RICHMOND — One very full nest on Swan Island contains Maine’s first-ever documented occurrence of four eaglets in a single nest.

The eaglets born to a pair of bald eagles that have nested on the island since 2008 are believed to be only the fourth documented case of four eaglets in a single nest in the United States, according to wildlife biologists from the state Department of Inland Fisheries and Wildlife.

“It’s exciting to see,” said Kendall Marden, a state wildlife biologist whose territory includes Swan Island, a state wildlife management area in the Kennebec River between Richmond and Dresden. “It’s a remarkable event.”

Marden said the eaglets are likely over three months old, and are just starting to fly.

“They’re just taking their maiden voyages now, cruising about,” he said.

Biologists had seen the pair of eagles preparing the nest for some time, but didn’t realize, until recently when the staffer stationed on Swan Island spotted them, there were four young ones in the nest.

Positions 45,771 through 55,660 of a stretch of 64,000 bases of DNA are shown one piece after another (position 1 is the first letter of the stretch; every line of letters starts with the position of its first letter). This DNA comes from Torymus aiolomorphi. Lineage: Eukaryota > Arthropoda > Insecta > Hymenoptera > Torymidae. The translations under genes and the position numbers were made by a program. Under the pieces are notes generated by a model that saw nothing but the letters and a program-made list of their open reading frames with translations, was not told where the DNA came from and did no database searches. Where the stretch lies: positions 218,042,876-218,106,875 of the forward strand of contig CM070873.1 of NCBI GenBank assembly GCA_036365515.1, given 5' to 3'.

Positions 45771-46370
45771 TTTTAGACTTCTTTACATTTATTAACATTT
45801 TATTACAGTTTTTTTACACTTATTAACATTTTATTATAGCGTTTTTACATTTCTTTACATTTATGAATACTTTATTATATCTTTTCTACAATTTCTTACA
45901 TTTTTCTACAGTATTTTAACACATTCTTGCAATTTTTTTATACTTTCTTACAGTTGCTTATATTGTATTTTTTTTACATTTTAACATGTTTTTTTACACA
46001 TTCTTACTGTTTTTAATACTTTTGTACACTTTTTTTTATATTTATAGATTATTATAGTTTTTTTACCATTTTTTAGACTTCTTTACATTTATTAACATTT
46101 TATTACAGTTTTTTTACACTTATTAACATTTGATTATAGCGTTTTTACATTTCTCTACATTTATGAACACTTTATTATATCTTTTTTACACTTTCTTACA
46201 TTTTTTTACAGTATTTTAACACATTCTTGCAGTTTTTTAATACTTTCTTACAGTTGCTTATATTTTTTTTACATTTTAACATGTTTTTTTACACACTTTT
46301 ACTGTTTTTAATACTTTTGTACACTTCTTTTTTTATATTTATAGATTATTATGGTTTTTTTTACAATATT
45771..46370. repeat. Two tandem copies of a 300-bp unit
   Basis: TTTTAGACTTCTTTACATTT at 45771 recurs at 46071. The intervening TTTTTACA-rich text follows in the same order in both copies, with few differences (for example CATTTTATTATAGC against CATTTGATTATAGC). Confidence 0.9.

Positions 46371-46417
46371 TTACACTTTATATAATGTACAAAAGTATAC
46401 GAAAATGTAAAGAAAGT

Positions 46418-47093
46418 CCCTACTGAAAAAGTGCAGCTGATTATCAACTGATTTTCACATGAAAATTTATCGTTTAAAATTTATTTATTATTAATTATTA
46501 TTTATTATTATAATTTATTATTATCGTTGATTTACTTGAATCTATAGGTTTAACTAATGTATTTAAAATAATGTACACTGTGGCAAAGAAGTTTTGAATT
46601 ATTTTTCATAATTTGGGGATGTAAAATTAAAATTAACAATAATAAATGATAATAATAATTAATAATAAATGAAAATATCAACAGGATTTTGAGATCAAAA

Marden said the four eaglets were likely more challenging for their nesting parents — like four children would be to any parent, compared to one child.

Marden said the adult eagles at Swan Island have done their part ensuring the survival of all four eaglets, but it’s nearing the time the young will have to be more independent. He said that includes learning to fly and feed on their own, during one of the critical time periods in an eagle’s life. If eaglets can survive until they learn to fly, their chances of surviving their first year reaches 75 percent.

Marden said the adult eagles appeared to have been successful in producing at least one eaglet in their first year on the island in 2008, but were unsuccessful the last two years.

Marden said the four eaglets are a milestone for eagle recovery in Maine.

As recently as 40 years ago, bald eagles were battling extinction. Widespread use of the pesticide DDT was responsible for wiping out certain wildlife, especially birds of prey. Nesting pairs in Maine numbered around 20 and things looked bleak.

Wildlife agencies worked hard to recover and protect the species.


Marden said Swan Island is a good example of one of the main objectives used in eagle recovery — the protection of nests. There are three protected eagle nesting sites on the island, and three nesting pairs of eagles.

In 2007, the bald eagle was removed from Maine’s list of threatened and endangered species, with more than 500 nesting pairs in the state today.

Keith Edwards — 621-5647

[email protected]

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